What is Concrete and Where is it Used?

Concrete is a material widely used in the construction process, manufactured by combining aggregates, cement, small stones, sand, gravel and water. It is one of the most commonly used artificial materials on earth and has a wide range of applications in buildings, bridges, roads and dams. Its uses range from structural applications to pavements, curbs, pipes and drains. Concrete is a safer building material than most other materials and is mostly cheaper than steel buildings.

It is easy to control heat transfer from the inside to the outside and back, reducing energy consumption. Insulating concrete keeps heat inside walls, reducing energy use by more than 40%. Smoke-eating concrete can help reduce nitric oxides in surrounding polluted environments by more than 60%. Concrete buildings require less maintenance and last longer, while providing better indoor air quality.

Other benefits include fire, wind and hurricane resistance. Workability can be measured by concrete slump test, a simple measure of plasticity of a new batch of concrete following test standards ASTM C 143 or EN 12350-2.This is due to variations in various parameters of concrete - for example, modifications in the concrete mix make each construction case unique. In modern use, most of the production of concrete is carried out in a large type of industrial facility called a concrete batching plant or, often, a batch plant. Modern paving methods and design practices have changed the economics of concrete paving, so that a well-designed and laid concrete pavement will be less expensive in terms of initial costs and significantly less expensive over the life cycle. Examples of improved appearance include embossed concrete in which the wet concrete has a pattern printed on the surface, to give a paved, paved or brick-like effect, and may be accompanied by coloring. Alternatively, concrete can be mixed in dry and non-fluid forms and used in the factory to make precast concrete products.

The water-cement ratio is the determining factor in ordinary structural concrete with a lower water content, resulting in stronger concrete. After pouring the concrete and allowing it to set, the anchors are released and, as the steel seeks to return to its original length, the concrete is compressed. For example, the lower floor columns of high-rise concrete buildings may use concrete of 80 MPa (11,600 psi) or more, to keep the column size small. The production of concrete is the process of mixing the various ingredients: water, aggregates, cement and any additive to produce concrete. Prestressed concrete neutralizes stretching forces that would break ordinary concrete by compressing an area to the point where no stress is experienced until the strength of the compressed section is exceeded. Another popular effect for floors and tables is polished concrete, where concrete is optically flat polished with diamond abrasives and sealed with polymers or other sealants.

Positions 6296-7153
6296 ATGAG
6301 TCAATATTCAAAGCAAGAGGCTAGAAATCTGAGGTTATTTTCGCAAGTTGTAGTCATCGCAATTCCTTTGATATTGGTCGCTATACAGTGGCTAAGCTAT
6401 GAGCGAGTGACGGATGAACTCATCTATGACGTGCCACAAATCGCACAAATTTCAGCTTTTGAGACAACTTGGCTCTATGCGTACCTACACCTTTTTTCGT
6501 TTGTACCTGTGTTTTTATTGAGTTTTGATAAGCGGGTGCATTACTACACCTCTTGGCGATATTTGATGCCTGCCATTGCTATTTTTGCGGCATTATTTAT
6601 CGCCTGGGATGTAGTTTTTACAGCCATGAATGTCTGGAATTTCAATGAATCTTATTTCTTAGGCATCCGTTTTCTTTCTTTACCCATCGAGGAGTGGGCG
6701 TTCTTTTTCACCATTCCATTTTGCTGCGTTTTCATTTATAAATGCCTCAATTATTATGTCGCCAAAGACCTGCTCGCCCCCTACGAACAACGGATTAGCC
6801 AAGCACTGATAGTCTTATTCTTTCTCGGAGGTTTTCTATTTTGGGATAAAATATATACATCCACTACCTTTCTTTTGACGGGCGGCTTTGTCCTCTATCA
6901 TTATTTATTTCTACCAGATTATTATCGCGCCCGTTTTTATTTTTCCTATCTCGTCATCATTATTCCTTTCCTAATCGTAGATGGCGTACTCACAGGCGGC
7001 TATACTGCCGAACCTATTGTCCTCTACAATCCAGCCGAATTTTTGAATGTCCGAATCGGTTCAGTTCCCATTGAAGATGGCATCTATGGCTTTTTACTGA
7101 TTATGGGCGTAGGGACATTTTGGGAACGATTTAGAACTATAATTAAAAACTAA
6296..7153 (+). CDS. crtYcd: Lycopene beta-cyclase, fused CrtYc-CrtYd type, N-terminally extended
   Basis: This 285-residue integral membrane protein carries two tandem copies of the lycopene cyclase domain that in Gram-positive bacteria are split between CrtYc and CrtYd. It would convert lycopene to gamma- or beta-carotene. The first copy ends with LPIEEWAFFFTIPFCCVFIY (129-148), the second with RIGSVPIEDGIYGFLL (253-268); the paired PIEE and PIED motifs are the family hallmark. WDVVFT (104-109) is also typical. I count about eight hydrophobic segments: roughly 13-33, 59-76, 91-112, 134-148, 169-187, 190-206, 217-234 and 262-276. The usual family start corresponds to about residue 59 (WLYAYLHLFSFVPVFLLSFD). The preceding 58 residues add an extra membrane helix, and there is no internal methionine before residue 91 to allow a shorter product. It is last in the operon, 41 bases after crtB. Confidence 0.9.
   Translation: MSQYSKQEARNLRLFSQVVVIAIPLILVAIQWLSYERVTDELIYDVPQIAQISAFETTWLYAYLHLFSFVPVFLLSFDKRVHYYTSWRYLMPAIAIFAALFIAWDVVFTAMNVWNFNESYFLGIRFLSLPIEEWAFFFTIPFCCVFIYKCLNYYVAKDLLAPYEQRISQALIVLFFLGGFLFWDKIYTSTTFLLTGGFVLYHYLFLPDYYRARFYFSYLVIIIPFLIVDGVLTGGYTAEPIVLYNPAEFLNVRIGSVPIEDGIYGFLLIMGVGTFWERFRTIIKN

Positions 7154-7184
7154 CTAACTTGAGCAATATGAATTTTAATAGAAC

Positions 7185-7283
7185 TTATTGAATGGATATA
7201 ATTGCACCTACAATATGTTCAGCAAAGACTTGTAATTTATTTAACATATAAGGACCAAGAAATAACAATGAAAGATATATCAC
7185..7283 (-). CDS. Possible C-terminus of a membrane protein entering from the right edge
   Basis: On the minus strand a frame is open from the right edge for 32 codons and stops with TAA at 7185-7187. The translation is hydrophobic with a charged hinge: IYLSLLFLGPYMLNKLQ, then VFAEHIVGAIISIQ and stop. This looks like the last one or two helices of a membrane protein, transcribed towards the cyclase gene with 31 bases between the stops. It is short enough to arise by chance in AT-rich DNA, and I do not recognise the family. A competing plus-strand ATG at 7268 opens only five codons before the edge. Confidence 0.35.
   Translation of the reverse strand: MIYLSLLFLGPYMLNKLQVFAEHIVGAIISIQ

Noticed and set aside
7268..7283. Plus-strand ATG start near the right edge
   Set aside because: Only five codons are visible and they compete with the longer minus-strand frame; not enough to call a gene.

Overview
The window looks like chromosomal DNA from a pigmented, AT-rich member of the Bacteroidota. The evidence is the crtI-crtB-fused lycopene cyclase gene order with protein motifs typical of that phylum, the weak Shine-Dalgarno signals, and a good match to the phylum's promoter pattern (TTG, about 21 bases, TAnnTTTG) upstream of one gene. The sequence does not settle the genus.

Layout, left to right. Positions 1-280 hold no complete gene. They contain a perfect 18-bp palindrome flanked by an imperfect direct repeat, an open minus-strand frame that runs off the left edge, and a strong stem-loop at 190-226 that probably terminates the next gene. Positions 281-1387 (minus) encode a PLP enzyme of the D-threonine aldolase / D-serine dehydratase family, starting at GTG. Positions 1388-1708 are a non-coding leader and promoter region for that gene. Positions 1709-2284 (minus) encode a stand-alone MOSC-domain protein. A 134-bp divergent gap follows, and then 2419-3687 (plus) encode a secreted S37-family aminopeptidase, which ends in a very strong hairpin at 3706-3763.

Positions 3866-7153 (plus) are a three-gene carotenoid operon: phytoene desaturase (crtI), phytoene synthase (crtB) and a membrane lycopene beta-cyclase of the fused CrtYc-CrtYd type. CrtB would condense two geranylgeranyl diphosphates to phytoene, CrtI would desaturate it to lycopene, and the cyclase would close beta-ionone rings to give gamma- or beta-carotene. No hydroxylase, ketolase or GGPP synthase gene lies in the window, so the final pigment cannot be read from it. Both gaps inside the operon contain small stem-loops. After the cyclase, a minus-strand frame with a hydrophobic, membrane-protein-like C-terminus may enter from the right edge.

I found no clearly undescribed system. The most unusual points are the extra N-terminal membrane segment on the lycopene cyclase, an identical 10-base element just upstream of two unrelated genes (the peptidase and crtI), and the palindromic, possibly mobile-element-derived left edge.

Most of the concrete is poured with reinforcing materials (such as reinforcing bars) embedded to provide tensile strength, resulting in reinforced concrete. Mass concrete is defined as large volume concrete work with large dimensions and boundary conditions that are prone to elevated temperatures due to a higher rate of hydration heat. A central mixing plant offers more precise control of concrete quality through better measurements of the amount of water added, but should be placed closer to the jobsite where the concrete will be used, as hydration starts at the plant. When concrete structures are demolished, surplus concrete is recycled for new construction projects, gravel, landscaping stones and mulch.

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